126 state.axisLines.push(lineB);
127
128 // Axis 3
129 var materialD = new LineBasicMaterial({ color: 0xff0000 });
130 var geometryD = new Geometry();
131 geometryD.vertices.push(new Vector3(0, 0, 0));
132 geometryD.vertices.push(new Vector3(0, 0, 1000));
133 var lineC = new Line(geometryD, materialD);
134 state.axisLines.push(lineC);
135
136 state.scene.add(...state.axisLines);
137 },
138}

Most of this comes directly from the Three.js example that we are emulating, however there are couple important differences to note:

  • When we create the pyramid geometries we are storing them in state as an array. This will allow us to make changes to them later on if we want to and then re-render the scene with those changes in place.
  • We are also adding some straight lines that will follow along each axis of our three dimensional space. This will provide us with a grid of sorts that will help us conceptualize how our three dimensional scene is being rendered. We are also storing these grid lines as an array in state so we can make changes to them later.

Next we will create a mutation that will handle resizing the canvas element for us:

136mutations: {
137 // ...
138 RESIZE(state, { width, height }) {
139 state.width = width;
140 state.height = height;
141 state.camera.aspect = width / height;
142 state.camera.updateProjectionMatrix();
143 state.renderer.setSize(width, height);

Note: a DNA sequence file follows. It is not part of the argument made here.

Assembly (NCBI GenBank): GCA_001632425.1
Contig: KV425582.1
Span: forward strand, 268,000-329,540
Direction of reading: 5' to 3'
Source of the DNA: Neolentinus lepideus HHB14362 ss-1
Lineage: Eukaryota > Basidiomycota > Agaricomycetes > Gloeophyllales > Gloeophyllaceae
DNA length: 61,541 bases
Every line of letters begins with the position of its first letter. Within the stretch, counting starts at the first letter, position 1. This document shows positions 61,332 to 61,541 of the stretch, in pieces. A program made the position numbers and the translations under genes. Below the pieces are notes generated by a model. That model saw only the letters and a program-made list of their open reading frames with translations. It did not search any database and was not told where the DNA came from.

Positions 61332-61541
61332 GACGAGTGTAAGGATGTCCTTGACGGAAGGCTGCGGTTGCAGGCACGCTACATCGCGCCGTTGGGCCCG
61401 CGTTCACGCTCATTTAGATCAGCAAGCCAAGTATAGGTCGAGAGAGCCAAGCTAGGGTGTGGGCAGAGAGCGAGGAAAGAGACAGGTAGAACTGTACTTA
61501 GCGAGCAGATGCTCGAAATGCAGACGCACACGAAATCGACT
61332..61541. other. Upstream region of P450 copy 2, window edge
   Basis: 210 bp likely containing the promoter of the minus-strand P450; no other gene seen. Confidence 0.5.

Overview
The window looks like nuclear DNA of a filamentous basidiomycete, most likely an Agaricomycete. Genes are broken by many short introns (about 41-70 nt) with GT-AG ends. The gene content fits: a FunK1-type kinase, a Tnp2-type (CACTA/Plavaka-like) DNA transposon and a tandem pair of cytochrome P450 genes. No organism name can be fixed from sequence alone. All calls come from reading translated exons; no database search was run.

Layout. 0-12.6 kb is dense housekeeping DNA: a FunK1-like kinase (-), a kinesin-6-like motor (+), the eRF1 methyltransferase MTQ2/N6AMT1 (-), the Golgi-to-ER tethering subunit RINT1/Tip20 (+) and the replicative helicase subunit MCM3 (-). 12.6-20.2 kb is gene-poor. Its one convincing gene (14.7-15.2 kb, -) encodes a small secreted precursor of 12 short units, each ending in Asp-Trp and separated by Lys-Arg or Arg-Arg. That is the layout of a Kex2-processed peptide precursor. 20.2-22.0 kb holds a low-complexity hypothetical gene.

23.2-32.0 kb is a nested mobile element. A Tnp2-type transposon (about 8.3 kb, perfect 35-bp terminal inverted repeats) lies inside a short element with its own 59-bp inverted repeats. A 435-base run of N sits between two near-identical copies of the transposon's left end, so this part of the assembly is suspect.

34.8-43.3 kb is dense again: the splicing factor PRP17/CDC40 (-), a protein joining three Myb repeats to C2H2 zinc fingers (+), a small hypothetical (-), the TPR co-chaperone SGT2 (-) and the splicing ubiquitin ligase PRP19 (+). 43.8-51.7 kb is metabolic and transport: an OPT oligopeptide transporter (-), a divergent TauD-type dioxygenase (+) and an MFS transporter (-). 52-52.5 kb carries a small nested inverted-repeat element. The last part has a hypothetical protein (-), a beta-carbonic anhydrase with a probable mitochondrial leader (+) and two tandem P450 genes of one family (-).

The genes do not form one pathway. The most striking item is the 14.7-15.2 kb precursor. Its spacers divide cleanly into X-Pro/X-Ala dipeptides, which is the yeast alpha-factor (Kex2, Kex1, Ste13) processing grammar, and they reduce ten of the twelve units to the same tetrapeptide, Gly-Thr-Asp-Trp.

144 state.controls.handleResize();
145 state.renderer.render(state.scene, state.camera);
146 },
147}

This should be pretty straight forward. When we want to resize the canvas we call this mutation and provide it with our new width and height. It then updates the camera and renderer accordingly and re-renders the scene using the new dimensions.

Finally, we will now set up two vuex actions that will orchestrate these various mutations for us. First we will use an action to initialize our scene on page load:

176actions: {
177 INIT({ state, commit }, { width, height, el }) {
178 return new Promise(resolve => {
179 commit("SET_VIEWPORT_SIZE", { width, height });
180 commit("INITIALIZE_RENDERER", el);
181 commit("INITIALIZE_CAMERA");
182 commit("INITIALIZE_CONTROLS");
183 commit("INITIALIZE_SCENE");
184
185 // Initial scene rendering
186 state.renderer.render(state.scene, state.camera);
187
188 // Add an event listener that will re-render
189 // the scene when the controls are changed
190 state.controls.addEventListener("change", () => {
191 state.renderer.render(state.scene, state.camera);
192 });
193
194 resolve();
195 });
196 },
197}

The init function returns a promise that resolves once all of our various Three.js components have been created and registered. It also takes care of the initial scene rendering and sets an event listener that will re-render the scene if the controls receive an input trigger.